Go Play in the Dirt!
Monday, April 22, 2013
Good News! We were finally successful in tilling the garden next to the greenhouses on Sunday. We planted about 500 linear feet of potatoes and about 250 feet of onions. Although Spring 2013 has been slow to arrive, we are again excited to play in the dirt. There is something very speical about a new season and the hope it brings.
Nancy is busy updating Farrand Farms What's New page. How about Liking Us on our new Facebook page? Cathie is working hard to make it a great place to visit. She is doing all of her own photographs - I know of no one else who could take a photograph of potatoes and make it so much fun! We are proud to have her talent and skills here at Farrand Farms.
Please forgive us for being a bit slow in getting Farrand Farms as well displayed and presented as in previous seasons. We are all working hard to catch up after the challenging weather conditions. We will do our very best to help make it fun and easy for you to enjoy making your personal choices. The plants are looking very good as we start the 2013 season..
Here are a couple of great ideas for putting a little Spring in your step:
1. Check out our Confetti selections. Confetti's are glorious combinations of colorful and cheerful favorite plants. They are easy and ready to pop right into your own planters or container baskets. You'll like these - take a peek at them on our What's New page.
2. Perennials are beginning to bloom. The Poppies and Columbines are awesome right now!
Question: What's the difference between annuals and perennials? That's simple - Annuals are planted each season and perennials return year after year.
Annuals have only one season to grow and produce seed. They are the true show plants because they never stop blooming.
Perennials are great because they produce color and texture for many seasons. They do have a downside in that most have short blooming periods. They have many seasons to produce seed, so they aren't as concerned about blooming constantly like annuals are.
Annuals equal intense color. Perennials offer longer life.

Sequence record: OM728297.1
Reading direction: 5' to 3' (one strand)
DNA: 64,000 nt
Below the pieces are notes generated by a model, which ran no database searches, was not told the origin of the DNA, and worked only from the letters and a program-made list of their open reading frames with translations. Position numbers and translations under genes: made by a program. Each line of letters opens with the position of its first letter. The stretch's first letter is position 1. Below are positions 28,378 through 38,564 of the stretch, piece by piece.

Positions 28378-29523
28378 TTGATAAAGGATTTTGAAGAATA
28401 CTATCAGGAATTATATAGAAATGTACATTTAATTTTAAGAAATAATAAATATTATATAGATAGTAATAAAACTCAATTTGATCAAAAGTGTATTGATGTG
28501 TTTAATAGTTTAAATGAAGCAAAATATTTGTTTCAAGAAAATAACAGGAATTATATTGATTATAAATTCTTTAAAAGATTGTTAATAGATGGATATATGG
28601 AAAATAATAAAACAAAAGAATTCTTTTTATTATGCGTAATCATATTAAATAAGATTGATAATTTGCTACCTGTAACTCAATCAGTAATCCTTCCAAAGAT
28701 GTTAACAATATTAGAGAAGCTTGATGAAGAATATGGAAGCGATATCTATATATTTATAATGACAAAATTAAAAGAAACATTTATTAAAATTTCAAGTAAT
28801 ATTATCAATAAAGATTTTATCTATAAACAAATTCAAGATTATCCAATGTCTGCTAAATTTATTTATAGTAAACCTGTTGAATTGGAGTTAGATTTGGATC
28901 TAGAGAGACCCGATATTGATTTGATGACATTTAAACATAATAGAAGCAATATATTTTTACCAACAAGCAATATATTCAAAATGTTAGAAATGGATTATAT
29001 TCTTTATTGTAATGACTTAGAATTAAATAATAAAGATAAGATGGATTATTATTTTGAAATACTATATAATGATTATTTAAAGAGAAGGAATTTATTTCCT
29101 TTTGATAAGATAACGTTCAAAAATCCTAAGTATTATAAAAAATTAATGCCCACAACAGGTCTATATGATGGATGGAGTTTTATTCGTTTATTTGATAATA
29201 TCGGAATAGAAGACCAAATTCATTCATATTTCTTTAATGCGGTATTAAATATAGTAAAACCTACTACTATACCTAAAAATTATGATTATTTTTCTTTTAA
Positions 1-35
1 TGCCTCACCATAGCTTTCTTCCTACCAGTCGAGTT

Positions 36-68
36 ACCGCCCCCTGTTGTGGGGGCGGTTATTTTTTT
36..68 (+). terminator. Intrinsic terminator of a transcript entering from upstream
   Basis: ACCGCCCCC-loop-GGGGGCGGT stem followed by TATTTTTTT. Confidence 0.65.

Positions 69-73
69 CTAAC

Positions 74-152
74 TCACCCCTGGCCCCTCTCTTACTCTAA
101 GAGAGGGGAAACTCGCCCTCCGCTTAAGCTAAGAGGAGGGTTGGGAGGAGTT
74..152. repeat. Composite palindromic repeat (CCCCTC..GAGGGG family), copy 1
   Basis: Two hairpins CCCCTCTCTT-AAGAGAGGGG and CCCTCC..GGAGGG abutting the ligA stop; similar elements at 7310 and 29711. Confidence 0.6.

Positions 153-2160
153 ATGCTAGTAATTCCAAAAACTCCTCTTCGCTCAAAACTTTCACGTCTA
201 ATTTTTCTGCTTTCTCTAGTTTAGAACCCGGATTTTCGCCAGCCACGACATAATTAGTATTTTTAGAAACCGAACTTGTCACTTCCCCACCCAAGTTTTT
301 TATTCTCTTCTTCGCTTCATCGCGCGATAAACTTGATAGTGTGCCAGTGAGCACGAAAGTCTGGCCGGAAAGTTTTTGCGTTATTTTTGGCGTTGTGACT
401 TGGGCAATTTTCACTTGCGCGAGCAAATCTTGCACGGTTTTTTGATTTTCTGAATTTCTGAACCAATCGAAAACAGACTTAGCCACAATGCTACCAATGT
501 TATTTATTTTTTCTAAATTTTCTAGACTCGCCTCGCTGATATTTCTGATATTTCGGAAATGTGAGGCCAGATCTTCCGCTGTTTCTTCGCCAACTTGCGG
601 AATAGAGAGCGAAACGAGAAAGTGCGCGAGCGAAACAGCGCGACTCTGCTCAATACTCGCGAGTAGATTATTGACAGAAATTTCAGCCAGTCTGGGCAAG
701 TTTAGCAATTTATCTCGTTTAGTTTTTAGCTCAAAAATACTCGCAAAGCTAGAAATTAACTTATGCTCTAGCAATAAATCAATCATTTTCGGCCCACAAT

The best gardens usually have a mix of both.
And NO! - it is not too late for cole and root cops. Remember, we just planted ours on April 21st!
Bring out the kids and let's Go Play in the Dirt!
Tomatoes: Determinate vs Indeterminate . . . What's the Difference?
Monday, April 15, 2013
Determinate varieties of tomatoes are also often referred to as Bush tomatoes. In simple terms, determinate tomatoes tend to grow only to a predetermined height. For example, Patio tomatoes typically stop growing at about 18 - 20" tall. Scarlet Red tends to stop growing at about 42" tall. Determinate tomatoes are your best choice when growing tomatoes in pots or containers because of their compact size. At Farrand Farms, we grow 8 determinate varieties. Our favorite variety is Celebrity. It bears plenty of good sized tomatoes throughout our growing season.
Indeterminate tomato varieties are the most commonly grown tomatoes. There are literally hundreds and hundreds of varieties that are indeterminate. Indeterminate simply means that those varieties tend to keep growing larger and taller throughout the season. Most indeterminate tomatoes do best when tied to a stake or grown in a tomato cage. Three varieties that grow especially well in the Kansas City area are Jetstar, Better Boy and Rutgers. Here at Farrand Farms, we grow 36 indeterminate tomato varieties - all do well in our area.
Here are 2 suggestions to help you make the most of the tomatoe growing season:
Hint 1. For nutrition, Farrand Farms recommends:
a. Espoma Tomato Tone as the best organic choice
b. Hummert's Flower & Garden (12-8-8) or Hummert's (12-12-12) for regular fertilizer
Hint 2. Do not plant your tomatoes in the Kansas City area until about May 1. At Farrand Farms, we have found they do best when planted around May 10th.
In review, determinate tomatoes are short and great for container gardens. Indeterminate tomatoes are tall and generally require support by a cage or stake.
Don't be so boring this year . . . . . have a little fun! Go ahead and plant your personal favorites, but why not add one or two other tomatoes to see how they compare. We have tomatoes in pink and yellow along with a wide variety of Heirloom types. And yes, we also have the grafted Mighty 'Matoes.
Grow a little fun. And may all of your tomatoes be fruitful and multiply!